1) For all the handwringing about how Ken Lews was pushed out at Bank of America, the stock reaction has been positive, up fractionally this morning.
(You can watch how Charlie Gasparino broke the news on CNBC last night.)
And for all the talk about a lack of succession plan, Morgan Stanley said that Lewis' exit "reduces uncertainty" and that "The timing also effectively gives the BAC board three months to explore both internal and external candidates for the CEO position."
2) Semiconductor testing equipment maker Teradyneis up 7 percent after significantly raising Q3 guidance on improved demand. The firm now expects revenues of $250 million-$260 million from prior guidance of $190 million to $205 million and sees earnings of $0.10-$0.13 compared to earlier expectations of a loss of $0.02. Both sets of numbers are well ahead of analyst estimates for revenues of $201 million and earnings of $0.01.
3) Auto dealer Penske Automotive Group falls 11 percent after withdrawing its bid to acquire GM's Saturn brand. Penske decided to pull its offer after it failed to find a car manufacturer who would continue Saturn production after GM stopped manufacturing the vehicles in 2 years.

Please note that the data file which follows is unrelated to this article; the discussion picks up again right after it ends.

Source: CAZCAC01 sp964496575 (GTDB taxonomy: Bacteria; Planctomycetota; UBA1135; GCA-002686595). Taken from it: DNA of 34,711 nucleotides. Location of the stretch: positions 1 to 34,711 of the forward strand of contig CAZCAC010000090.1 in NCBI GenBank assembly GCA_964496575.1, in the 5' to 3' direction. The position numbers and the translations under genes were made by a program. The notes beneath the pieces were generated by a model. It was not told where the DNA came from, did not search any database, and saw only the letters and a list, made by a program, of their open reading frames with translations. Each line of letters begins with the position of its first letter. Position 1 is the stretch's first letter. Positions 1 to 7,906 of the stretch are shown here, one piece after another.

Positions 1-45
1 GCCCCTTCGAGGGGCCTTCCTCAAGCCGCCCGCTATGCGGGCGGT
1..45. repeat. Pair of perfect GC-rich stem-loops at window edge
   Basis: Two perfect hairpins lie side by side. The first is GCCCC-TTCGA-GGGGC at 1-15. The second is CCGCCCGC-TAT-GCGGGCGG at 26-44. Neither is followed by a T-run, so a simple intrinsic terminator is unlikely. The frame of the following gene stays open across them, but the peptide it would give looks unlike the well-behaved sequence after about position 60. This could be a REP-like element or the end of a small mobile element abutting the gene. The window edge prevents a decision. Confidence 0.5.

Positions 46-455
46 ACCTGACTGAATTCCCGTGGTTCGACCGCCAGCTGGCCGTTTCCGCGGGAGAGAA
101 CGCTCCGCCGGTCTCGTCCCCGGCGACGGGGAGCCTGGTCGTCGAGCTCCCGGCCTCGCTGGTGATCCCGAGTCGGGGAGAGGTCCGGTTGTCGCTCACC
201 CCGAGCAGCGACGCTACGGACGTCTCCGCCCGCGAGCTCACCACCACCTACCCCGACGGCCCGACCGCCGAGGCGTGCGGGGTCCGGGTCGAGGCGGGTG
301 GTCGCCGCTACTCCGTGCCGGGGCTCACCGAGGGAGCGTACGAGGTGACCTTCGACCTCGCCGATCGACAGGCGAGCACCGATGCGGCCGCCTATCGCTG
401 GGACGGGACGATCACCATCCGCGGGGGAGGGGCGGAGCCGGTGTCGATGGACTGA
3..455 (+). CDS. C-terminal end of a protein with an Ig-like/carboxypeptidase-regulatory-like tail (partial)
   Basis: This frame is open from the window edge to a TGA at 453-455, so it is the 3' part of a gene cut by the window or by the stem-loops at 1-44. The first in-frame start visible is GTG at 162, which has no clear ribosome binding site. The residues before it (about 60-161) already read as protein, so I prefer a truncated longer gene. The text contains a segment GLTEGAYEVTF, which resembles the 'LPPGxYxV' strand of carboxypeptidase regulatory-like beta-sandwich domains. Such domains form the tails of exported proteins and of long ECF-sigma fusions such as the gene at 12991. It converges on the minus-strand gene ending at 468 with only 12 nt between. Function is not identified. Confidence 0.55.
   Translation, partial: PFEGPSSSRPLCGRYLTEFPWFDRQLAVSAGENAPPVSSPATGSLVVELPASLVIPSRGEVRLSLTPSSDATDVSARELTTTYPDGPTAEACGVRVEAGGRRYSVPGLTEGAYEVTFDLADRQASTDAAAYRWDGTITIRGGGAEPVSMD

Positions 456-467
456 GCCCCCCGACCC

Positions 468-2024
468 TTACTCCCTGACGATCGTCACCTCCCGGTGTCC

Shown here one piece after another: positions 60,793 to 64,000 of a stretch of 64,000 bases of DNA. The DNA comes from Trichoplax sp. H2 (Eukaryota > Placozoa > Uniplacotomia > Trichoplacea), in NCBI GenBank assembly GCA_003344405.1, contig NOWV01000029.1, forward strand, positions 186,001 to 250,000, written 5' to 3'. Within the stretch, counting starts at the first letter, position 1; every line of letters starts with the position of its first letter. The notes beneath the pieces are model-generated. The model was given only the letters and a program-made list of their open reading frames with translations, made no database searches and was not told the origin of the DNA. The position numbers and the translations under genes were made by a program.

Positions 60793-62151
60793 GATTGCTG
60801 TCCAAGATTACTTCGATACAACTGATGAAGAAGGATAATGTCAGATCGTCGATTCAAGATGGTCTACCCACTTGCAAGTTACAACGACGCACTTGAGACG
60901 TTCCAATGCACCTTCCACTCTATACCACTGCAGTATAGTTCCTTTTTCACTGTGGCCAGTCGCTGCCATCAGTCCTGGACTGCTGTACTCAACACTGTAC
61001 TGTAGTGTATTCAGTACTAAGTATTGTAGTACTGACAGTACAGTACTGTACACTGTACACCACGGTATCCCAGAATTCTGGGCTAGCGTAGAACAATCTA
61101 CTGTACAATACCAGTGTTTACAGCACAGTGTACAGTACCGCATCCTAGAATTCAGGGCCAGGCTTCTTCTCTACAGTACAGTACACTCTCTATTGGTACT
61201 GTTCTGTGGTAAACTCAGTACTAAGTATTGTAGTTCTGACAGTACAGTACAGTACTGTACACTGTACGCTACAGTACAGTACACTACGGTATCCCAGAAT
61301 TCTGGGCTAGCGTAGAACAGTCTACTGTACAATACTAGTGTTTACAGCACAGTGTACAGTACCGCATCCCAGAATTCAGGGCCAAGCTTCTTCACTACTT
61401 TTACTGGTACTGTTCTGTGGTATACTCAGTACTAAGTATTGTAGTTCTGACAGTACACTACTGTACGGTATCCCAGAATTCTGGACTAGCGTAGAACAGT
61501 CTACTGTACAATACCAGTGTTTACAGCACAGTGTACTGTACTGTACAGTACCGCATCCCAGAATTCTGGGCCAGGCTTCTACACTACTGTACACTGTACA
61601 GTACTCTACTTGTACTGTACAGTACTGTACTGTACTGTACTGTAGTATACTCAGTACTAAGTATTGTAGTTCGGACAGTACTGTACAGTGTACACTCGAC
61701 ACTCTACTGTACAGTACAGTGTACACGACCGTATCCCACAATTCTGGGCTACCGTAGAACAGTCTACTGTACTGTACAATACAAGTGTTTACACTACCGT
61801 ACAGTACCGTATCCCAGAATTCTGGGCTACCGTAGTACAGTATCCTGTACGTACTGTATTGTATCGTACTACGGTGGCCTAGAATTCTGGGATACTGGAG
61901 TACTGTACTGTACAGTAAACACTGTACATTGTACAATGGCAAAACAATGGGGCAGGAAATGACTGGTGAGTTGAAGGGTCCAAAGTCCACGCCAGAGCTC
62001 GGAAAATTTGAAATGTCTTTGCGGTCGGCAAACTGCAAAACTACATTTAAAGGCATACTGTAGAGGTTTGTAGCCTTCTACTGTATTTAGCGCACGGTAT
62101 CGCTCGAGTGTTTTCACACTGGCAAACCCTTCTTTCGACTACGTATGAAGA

GM announced that it will now close the Saturn brand pursuant to a previous plan it had struck with its dealers.
4) Drink Up! Shares of Constellation Brands rise 7 percent after the alcoholic beverage producer handily beat estimates and reaffirmed its full-year outlook. Notable were sales of its spirits products which saw organic growth of 49% from strong demand for its SVEDKA Vodka brand.
The company reaffirms its full-year guidance of $1.60-$1.70 vs. $1.63 est..
5) Say that again? Alcoa up about 3 percent pre-open as Deutsche Bank upgraded to a buy on a more favorable outlook on aluminum.
This is curious, since we know China has been furiously stockpiling base metals, and they have clearly indicated they will be slowing the restocking. DB acknowledges this, and that the whole metals complex "will be hindered by a slow recovery in the industrialized economies."
So why the upgrade? "Our outlook becomes more constructive in 2011." Thanks.
6) More understandable is JP Morgan's downgrade of Saks; the stock has doubled in six months and hit their 2010 price target of $7. The team at JPM said "we believe management is on the right track to return to profitability, but patience will likely be required from these levels." In other words, "the easy money has been made."
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